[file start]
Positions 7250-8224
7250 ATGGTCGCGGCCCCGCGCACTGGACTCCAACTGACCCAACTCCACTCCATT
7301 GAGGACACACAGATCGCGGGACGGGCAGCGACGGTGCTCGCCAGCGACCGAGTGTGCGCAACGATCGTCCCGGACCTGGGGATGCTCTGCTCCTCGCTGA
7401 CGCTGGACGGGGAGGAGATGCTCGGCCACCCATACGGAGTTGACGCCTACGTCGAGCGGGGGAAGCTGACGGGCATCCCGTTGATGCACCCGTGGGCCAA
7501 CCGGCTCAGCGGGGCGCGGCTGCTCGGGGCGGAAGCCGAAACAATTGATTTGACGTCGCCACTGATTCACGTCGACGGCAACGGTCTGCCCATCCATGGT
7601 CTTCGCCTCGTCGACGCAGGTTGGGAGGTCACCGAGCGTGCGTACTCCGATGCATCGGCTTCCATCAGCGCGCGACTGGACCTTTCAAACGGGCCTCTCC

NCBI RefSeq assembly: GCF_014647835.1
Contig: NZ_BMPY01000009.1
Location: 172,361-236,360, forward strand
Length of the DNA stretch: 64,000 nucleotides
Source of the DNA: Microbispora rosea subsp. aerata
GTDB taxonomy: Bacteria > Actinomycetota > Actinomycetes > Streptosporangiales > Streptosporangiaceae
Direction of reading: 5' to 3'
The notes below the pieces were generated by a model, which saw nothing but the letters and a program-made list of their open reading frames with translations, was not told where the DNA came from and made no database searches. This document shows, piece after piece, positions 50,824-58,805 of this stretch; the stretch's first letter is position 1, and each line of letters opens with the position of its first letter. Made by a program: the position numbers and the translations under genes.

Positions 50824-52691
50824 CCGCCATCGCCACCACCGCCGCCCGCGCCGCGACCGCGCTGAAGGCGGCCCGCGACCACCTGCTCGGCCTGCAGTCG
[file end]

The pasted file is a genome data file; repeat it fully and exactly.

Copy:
Positions 7250-8224
7250 ATGGTCGCGGCCCCGCGCACTGGACTCCAACTGACCCAACTCCACTCCATT
7301 GAGGACACACAGATCGCGGGACGGGCAGCGACGGTGCTCGCCAGCGACCGAGTGTGCGCAACGATCGTCCCGGACCTGGGGATGCTCTGCTCCTCGCTGA
7401 CGCTGGACGGGGAGGAGATGCTCGGCCACCCATACGGAGTTGACGCCTACGTCGAGCGGGGGAAGCTGACGGGCATCCCGTTGATGCACCCGTGGGCCAA
7501 CCGGCTCAGCGGGGCGCGGCTGCTCGGGGCGGAAGCCGAAACAATTGATTTGACGTCGCCACTGATTCACGTCGACGGCAACGGTCTGCCCATCCATGGT
7601 CTTCGCCTCGTCGACGCAGGTTGGGAGGTCACCGAGCGTGCGTACTCCGATGCATCGGCTTCCATCAGCGCGCGACTGGACCTTTCAAACGGGCCTCTCC

NCBI RefSeq assembly: GCF_014647835.1
Contig: NZ_BMPY01000009.1
Location: 172,361-236,360, forward strand
Length of the DNA stretch: 64,000 nucleotides
Source of the DNA: Microbispora rosea subsp. aerata
GTDB taxonomy: Bacteria > Actinomycetota > Actinomycetes > Streptosporangiales > Streptosporangiaceae
Direction of reading: 5' to 3'
The notes below the pieces were generated by a model, which saw nothing but the letters and a program-made list of their open reading frames with translations, was not told where the DNA came from and made no database searches. This document shows, piece after piece, positions 50,824-58,805 of this stretch; the stretch's first letter is position 1, and each line of letters opens with the position of its first letter. Made by a program: the position numbers and the translations under genes.

Positions 50824-52691
50824 CCGCCATCGCCACCACCGCCGCCCGCGCCGCGACCGCGCTGAAGGCGGCCCGCGACCACCTGCTCGGCCTGCAGTCG